In this section we introduce a new notation which will assist in formulating the set of differential equations for the full system. In (1) we formulated the differential equations up to the level of pairs and we said that this could be continued up to the full system level. This will be done formally here. In order to make the method clearer, using our existing notation let us first evaluate the full set of equations for the undirected line graph with three nodes which we refer to as the open triple, depicted in Figure 2.

Figure 2: Open triple graph

Here we shall assume that the transmission rate parameter is across both links and that the removal rate is for all three nodes. Firstly we write all of the single node equations for this network. From (1):

(4)

and

(5)

We also need to specify the following equations for pairs:

(6)

Finally, at the triple level we have from the master equation (since the system has only three nodes):

(7)

In order to formulate the full system for an arbitrary graph, we introduce notation for the subsystem states.

2.1 Notation for system and subsystem states

In general, our stochastic system (which we denote by ) comprises of individuals, each of which may be in any of the , or states at any given time. In total, this corresponds to possible states. Denoting these system states by , , the probabilities for each state are given by the master equation (or Kolmogorov equations):

(8)

where denotes a constant matrix of Poisson rate parameters. The master equation completely describes our stochastic system using a set of ordinary differential equations. Our overall objective is to show that (LABEL:0.2) is implied by the master equation when represents a tree graph.

It is useful for us to define a general subsystem comprising of nodes in indexed by vector of length : , where we can assume . We assume that the network connections of the nodes of are a subset of the connections of .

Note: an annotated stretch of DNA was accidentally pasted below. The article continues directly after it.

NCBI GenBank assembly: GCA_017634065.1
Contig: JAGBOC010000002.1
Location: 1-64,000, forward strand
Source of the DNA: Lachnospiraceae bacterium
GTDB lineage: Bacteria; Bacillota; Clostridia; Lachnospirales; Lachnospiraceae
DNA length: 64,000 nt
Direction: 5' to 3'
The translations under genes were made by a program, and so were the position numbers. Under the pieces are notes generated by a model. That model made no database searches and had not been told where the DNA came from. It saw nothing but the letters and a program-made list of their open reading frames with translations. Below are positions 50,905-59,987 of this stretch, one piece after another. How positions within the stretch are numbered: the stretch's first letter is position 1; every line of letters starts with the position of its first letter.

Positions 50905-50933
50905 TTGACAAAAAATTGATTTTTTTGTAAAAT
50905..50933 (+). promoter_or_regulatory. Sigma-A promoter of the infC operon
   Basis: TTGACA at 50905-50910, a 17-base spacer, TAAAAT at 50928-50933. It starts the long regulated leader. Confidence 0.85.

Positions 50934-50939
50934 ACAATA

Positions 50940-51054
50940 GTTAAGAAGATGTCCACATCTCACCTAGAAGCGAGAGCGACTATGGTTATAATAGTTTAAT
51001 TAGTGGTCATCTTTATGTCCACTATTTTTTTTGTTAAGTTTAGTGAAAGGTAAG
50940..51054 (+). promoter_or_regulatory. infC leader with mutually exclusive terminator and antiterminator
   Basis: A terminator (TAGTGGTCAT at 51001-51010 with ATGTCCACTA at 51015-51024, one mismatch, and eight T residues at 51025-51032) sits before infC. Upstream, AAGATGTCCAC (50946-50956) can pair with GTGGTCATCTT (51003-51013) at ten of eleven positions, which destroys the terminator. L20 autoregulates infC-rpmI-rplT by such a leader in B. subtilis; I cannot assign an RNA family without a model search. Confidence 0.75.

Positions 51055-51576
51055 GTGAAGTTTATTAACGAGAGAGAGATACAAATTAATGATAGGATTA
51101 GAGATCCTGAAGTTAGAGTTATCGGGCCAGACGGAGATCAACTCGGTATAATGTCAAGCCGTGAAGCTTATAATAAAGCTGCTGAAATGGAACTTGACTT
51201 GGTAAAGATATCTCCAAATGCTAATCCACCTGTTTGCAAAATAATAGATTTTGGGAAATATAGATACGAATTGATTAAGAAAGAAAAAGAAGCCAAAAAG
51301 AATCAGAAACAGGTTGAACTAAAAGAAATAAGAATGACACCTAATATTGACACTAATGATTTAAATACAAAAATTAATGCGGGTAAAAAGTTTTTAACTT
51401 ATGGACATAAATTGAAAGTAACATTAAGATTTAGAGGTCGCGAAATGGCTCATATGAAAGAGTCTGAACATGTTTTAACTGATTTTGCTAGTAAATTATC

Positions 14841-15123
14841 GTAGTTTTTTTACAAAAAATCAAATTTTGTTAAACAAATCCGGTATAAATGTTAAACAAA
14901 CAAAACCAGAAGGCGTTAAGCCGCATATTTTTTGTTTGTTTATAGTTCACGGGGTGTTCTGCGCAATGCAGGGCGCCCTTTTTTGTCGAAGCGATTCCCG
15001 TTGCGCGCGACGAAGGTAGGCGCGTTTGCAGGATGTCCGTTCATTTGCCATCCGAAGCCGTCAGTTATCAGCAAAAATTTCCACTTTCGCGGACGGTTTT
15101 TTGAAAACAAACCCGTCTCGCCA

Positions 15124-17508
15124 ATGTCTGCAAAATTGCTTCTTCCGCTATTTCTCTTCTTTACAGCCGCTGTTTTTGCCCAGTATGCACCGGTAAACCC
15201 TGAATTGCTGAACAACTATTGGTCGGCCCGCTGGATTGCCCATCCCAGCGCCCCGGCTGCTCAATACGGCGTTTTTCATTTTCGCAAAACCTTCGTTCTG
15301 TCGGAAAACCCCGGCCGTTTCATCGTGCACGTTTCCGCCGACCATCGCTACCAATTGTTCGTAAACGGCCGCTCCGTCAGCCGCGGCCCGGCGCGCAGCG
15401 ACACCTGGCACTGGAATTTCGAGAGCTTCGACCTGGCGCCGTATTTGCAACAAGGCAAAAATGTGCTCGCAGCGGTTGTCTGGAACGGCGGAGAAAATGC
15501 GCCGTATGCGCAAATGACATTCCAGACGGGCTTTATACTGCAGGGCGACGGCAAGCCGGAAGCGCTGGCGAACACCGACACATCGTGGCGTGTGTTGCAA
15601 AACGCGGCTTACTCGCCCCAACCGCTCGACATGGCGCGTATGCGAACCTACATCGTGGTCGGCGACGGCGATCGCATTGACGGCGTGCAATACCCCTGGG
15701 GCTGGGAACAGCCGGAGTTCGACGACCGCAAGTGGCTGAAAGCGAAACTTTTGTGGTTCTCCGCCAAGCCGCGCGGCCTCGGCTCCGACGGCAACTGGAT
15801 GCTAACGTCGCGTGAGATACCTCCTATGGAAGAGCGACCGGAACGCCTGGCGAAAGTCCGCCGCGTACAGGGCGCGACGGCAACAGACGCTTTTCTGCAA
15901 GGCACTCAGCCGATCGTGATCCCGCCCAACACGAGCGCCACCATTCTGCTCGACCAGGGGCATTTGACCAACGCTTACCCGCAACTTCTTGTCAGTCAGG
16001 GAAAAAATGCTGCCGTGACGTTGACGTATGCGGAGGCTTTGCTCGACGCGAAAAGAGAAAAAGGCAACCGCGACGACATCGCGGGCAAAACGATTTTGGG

Let denote the state of subsystem where and is a sequence of and symbols of length such that the state of node is . In terms of the notation of the previous section for subsystems of single nodes and pairs of nodes, we have , , , etc. We shall use these two notations interchangeably. We shall also sometimes treat indexing vectors such as as sets such that means that the node is in the subsystem .

In general, although we can specify the states of each node with this type of notation, an important ambiguity remains because information about the network structure is not included. To remove this ambiguity, the notation should normally be used in the context of a sketch of the relevant network structure or where the network structure is clear from the context of its use (as in (1)).

Let us now show how the differential equations of the different subsystem states can be formulated in general.

2.2 Differential equations for subsystems

Here we obtain differential equations describing the rate of change of the state of any subsystem. First we make some definitions.

Definition 2.1.

A neighbour of node is a node with a network link directed towards .

Definition 2.2.

denotes the set of neighbours of node . That is: .

Definition 2.3.

For the subsystem state , if node is infectious then:

Otherwise, .

Remark.

This operator changes the state of node in subsystem to if it is infectious. If node is susceptible or removed then it leaves the state unchanged.

Definition 2.4.

For the subsystem state of nodes, a subsystem of nodes can be generated as follows: Take and take a neighbour of outside of the subsystem with a network link towards , i.e. let , . If , then the generated subsystem state of nodes is given by the generating rule:

i.e. the subsystem is extended by an infected at node which is connected towards . If , then the generated subsystem state is given by:

i.e. the subsystem is extended by an infected at node which is connected towards and the state of node is changed from to .